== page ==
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September 1986

Cardiopulmonary Resuscitation (CPR) Training: Consequences for Family Members of High-Risk Cardiac Patients

Author Affiliations

From the School of Nursing (Dr Dracup), the Division of Cardiology, Department of Medicine (Dr Guzy), and the Department of Psychology (Dr Taylor), UCLA; and the Division of Cardiology, Brigham and Women's Hospital, Boston (Ms Barry).

Arch Intern Med. 1986;146(9):1757-1761. doi:10.1001/archinte.1986.00360210139020

• A prospective, controlled trial was conducted to document the psychological risks and benefits of teaching cardiopulmonary resuscitation (CPR) techniques to family members of patients at high risk for a sudden death event. Clinical outcomes for the high-risk patients were also measured. Cardiac patients (n = 65) and their family members (n = 69) were randomized to one of three groups: CPR training, risk factor education, and control. Patients did not attend either intervention group. No adverse psychological effects for family members were documented. The patients in the CPR group, however, were more anxious at three months' follow-up than patients in either the educational or control groups. Patients in both CPR and risk factor education groups reported poorer adjustment to illness at six months' follow-up than did control patients. These results suggest that CPR training for family members may have an adverse psychological effect on high-risk cardiac patients.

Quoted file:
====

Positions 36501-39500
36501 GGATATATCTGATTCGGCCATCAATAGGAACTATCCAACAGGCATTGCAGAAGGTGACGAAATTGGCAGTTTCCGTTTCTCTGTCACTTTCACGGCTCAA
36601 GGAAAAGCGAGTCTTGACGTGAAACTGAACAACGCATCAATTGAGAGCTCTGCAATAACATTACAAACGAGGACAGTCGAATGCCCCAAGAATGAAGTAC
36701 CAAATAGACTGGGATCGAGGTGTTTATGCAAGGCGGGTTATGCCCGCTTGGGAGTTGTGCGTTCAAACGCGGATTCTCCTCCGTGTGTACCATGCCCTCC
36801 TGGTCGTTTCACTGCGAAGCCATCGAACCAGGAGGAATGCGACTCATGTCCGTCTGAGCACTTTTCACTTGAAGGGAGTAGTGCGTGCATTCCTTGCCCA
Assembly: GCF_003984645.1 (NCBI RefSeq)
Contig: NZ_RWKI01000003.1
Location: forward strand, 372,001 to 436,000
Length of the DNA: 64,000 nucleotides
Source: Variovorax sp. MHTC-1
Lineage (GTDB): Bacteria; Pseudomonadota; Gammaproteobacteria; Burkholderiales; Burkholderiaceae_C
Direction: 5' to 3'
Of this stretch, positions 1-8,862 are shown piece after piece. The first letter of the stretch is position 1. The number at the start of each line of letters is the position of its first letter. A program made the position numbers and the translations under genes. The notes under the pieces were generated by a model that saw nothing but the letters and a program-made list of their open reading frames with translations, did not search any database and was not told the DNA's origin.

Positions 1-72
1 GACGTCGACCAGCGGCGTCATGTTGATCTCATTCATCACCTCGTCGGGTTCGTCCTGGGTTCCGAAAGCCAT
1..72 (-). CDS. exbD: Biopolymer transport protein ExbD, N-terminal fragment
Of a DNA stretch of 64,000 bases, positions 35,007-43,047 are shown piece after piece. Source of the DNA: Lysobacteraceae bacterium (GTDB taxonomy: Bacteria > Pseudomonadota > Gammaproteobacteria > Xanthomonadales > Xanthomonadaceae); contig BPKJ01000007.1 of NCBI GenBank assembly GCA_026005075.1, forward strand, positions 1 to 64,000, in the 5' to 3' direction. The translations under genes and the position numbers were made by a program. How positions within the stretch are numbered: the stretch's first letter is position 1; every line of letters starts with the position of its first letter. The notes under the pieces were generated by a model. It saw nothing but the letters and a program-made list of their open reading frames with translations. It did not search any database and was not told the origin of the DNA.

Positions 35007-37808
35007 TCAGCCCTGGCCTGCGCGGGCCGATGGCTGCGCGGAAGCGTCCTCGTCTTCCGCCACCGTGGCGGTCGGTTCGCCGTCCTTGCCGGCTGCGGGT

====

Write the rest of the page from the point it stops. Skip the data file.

(Arch Intern Med 1986;146:1757-1761)

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